Southwest Airlines Takes Off Toward Global Expansion

The top domestic U.S. carrier by passenger volume, Southwest Airlines (NYSE:LUV), last year launched its first international flights, offering service to Caribbean vacation spots Aruba, Jamaica and the Bahamas.

Southwest is now poised for a global takeoff with several growth drivers that could take sales and profits aloft too.

“This year is a confluence of events, some planned and some not, but the result is spectacular,” Southwest CEO Gary Kelly said in an Oct. 22 earnings call. “We have significant opportunities to expand at Dallas Love Field, Washington Reagan, LaGuardia International, Houston International, all converging here in 2015.”

Southwest Airlines' Boeing 737 jets are positioned at Los Angeles International Airport. Overseas flights may become 20% of Southwest sales.

Southwest Airlines’ Boeing 737 jets are positioned at Los Angeles International Airport. Overseas flights may become 20% of Southwest sales. View Enlarged Image

In May 2014, Southwest partnered with Spain-based Amadeus, an airlines-reservations company. Southwest is moving toward using Amadeus’ Altea reservation system domestically and overseas.

Southwest’s prior system could only book domestic flights. That prevented partnerships like code sharing, where two or more airlines take reservations on a flight hosted by one of those carriers, including on international flights, offering convenience for travelers while cutting airlines’ costs.

As it began building a world-class reservation system, Southwest also waited for certain federal legislation to expire. The Wright Amendment to the Federal Aviation Act limited Southwest’s Love Field flights only to states near Texas.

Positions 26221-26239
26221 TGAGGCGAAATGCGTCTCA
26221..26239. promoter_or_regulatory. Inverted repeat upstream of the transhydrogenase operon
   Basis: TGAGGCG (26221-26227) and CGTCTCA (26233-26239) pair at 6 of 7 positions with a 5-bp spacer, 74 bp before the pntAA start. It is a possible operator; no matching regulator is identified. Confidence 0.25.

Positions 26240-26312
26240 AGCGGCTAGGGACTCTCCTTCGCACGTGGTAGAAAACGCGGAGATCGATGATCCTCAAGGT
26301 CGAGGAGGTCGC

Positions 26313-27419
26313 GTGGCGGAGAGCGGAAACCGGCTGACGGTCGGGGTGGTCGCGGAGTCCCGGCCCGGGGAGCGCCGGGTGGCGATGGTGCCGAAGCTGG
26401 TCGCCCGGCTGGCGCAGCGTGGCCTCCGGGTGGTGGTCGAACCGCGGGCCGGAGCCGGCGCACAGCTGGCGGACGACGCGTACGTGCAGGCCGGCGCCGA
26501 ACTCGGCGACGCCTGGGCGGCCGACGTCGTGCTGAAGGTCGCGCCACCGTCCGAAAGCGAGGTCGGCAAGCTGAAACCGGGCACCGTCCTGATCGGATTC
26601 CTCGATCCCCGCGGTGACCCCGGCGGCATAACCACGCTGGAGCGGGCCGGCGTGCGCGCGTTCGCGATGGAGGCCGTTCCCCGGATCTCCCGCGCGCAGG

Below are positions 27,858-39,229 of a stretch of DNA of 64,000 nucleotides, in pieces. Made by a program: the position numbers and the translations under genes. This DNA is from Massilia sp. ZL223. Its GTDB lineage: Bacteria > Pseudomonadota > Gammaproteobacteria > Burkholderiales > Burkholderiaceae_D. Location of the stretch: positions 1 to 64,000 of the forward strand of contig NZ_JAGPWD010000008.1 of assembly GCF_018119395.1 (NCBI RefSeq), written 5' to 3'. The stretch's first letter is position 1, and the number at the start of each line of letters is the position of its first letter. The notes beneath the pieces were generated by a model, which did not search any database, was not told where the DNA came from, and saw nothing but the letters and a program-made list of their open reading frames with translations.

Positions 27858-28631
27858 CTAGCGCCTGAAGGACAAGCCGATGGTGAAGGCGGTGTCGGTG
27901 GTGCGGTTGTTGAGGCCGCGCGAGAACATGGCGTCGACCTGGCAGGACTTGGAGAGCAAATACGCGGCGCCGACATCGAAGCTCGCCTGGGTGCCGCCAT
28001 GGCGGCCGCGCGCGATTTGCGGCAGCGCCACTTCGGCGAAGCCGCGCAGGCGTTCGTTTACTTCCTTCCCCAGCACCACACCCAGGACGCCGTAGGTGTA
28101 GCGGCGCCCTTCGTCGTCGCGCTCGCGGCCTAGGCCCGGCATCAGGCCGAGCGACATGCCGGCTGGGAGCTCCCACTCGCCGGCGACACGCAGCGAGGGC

Southwest’s Big Growth Begins

Market analyst Robert Mann, an airlines productivity expert and founder of R.W. Mann, says the amendment’s expiration in October 2014 flung open the doors for Southwest’s growth.

“That’s when the Big Bang started” toward growth, Mann told IBD.

“Southwest could fly to all of those desirable business destinations. Instead of flying to Wichita, Kan., for example, they could now fly to Chicago, Los Angeles and New York. The growth rates for Southwest at Love Field were astronomical,” Mann said.

But Southwest still couldn’t fly international routes from Love Field in Dallas. So it went south to William P. Hobby Airport in Houston for its international launch to the three Caribbean destinations in July 2014.

Last December, it announced applications to serve six more international destinations from Houston, and four in Mexico, plus Belize and Costa Rica.

On Oct. 15, Southwest opened a five-gate international terminal at Hobby Airport. “For the company, this marks the dawn of a new era,” CEO Kelly said.

Developing Overseas Routes

Cowen analyst Helane Becker notes that other, smaller domestic airlines such as Spirit Airlines (NASDAQ:SAVE) and JetBlue (NASDAQ:JBLU) already have flights to nearby locales, such as the Caribbean.

“The big story on Southwest is its ability to grow internationally, where other airlines don’t have that,” Becker said.

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